Pakistan declares national emergency after devastating floods kill nearly 1,000 people and leave more than 30 million “badly affected” as monsoon rains continue ⤵️ pic.twitter.com/gcKmty1Vox— Al Jazeera English (@AJEnglish) August 28, 2022
Rehman has asked for international aid, stating that the catastrophic floods far exceeded the 2010 superfloods and has stretched the country’s resources past its capability.
We are battling the biggest monsoon floods seen in living memory in Pakistan.Bigger than the 2010 superfloods.The catastrophe has stretched all resources so thin on the ground that human vulnerability is high,& without Intl help many r at risk @BBCWN pic.twitter.com/Xx8cBYc4sn— SenatorSherryRehman (@sherryrehman) August 26, 2022
The Malaysian government has yet to announce aid relief for Pakistan. However, Malaysian NGOs have already began to mobilise personnel and aid to help out.
Global Peace Mission (GPM) chief executive officer Ahmad Fahmi Samsudin said the Pakistan High Commission in Kuala Lumpur had been calling for help.
He said Pakistan High Commissioner to Malaysia, Amna Baloch, had informed local non-governmental organizations (NGOs) that the country needed financial help to deal with the overwhelming floods.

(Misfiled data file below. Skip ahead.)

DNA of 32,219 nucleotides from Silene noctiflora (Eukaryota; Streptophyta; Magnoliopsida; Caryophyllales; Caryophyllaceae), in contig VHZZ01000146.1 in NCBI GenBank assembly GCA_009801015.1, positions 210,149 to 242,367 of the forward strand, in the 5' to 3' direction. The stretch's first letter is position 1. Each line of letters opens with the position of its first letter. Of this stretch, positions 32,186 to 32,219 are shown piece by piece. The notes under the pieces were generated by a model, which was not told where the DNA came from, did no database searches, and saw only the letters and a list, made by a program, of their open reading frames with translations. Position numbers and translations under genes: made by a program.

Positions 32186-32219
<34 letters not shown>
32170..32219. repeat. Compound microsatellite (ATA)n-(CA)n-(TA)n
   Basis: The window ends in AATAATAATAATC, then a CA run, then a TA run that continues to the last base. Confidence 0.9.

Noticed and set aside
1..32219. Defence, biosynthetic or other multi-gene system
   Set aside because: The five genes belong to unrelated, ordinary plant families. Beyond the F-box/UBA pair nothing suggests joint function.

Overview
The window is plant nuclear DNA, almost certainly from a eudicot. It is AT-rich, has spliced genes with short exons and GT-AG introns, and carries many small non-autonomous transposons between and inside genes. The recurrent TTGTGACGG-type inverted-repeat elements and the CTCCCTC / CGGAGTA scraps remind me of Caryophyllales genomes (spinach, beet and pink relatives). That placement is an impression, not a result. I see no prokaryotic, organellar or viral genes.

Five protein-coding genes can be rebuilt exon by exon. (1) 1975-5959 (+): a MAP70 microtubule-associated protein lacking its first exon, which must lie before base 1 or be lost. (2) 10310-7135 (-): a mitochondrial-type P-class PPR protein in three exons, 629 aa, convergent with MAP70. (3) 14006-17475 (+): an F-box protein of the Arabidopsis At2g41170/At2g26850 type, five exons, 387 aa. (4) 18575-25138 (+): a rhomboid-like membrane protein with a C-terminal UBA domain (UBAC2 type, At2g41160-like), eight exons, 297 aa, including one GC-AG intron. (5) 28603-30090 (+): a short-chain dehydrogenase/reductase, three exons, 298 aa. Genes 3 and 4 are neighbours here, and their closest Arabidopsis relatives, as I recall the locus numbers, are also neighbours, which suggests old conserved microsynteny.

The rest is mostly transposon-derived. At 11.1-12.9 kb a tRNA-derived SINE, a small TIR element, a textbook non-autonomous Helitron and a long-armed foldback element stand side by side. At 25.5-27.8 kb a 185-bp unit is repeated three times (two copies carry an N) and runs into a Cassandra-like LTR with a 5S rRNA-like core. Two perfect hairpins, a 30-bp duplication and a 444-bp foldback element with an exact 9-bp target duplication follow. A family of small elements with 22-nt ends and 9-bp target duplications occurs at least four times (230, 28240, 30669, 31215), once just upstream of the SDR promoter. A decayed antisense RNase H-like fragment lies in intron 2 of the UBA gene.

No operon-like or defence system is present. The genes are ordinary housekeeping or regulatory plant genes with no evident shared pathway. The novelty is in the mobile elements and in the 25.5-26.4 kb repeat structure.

The Pakistan High Commissioner is working with NGOs to collect funds for flood victims. The Pakistani government will identify and coordinate funds allocation based on needs.Ahmad Fahmi to TRP
At the same time, medical personnel are welcome to join humanitarian teams to be sent by Malaysian NGOs, including GPM.
6/ No-one can escape the impacts of climate change. However, climate effects are not uniform. The Global Climate Risk Index 2021 indicates the poorest countries of the world, whilst registering the lowest industrial pollution levels, are most susceptible to climate change damage pic.twitter.com/MYYi2nYrhn— Bayt Al Fann (@BaytAlFann) August 29, 2022
However, they might need to bear their own cost depending on the donation collected from the public.
We need medical personnel to help set up medical camps and bring quality healthcare to Pakistan’s thousands of flood victims who are suffering from a wide range of diseases.Ahmad Fahmi to TRP
Earlier this year, when Malaysia battled our own unprecedented floodings, Pakistan sent us aid during our time of need as well.
To show solidarity with people of 🇲🇾 during recent floods, @MalPak2 & 🇵🇰Community provided relief goods to help flood affected people in Hulu Langat. Pakistan stands united with Malaysia in this difficult time.— Pakistan High Commission Malaysia (@PakinMalaysia_) January 12, 2022
🇲🇾🤝🇵🇰 @FMPublicDiploPK @ForeignOfficePk pic.twitter.com/njraXc5K6y
Those who are interested in lending support to Pakistan may reach out to GPM or other NGOs or charities.
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Anne is an advocate of sustainable living and the circular economy, and has managed to mum-nag the team into using reusable containers to tapau food. She is also a proud parent of 4 cats and 1 rabbit.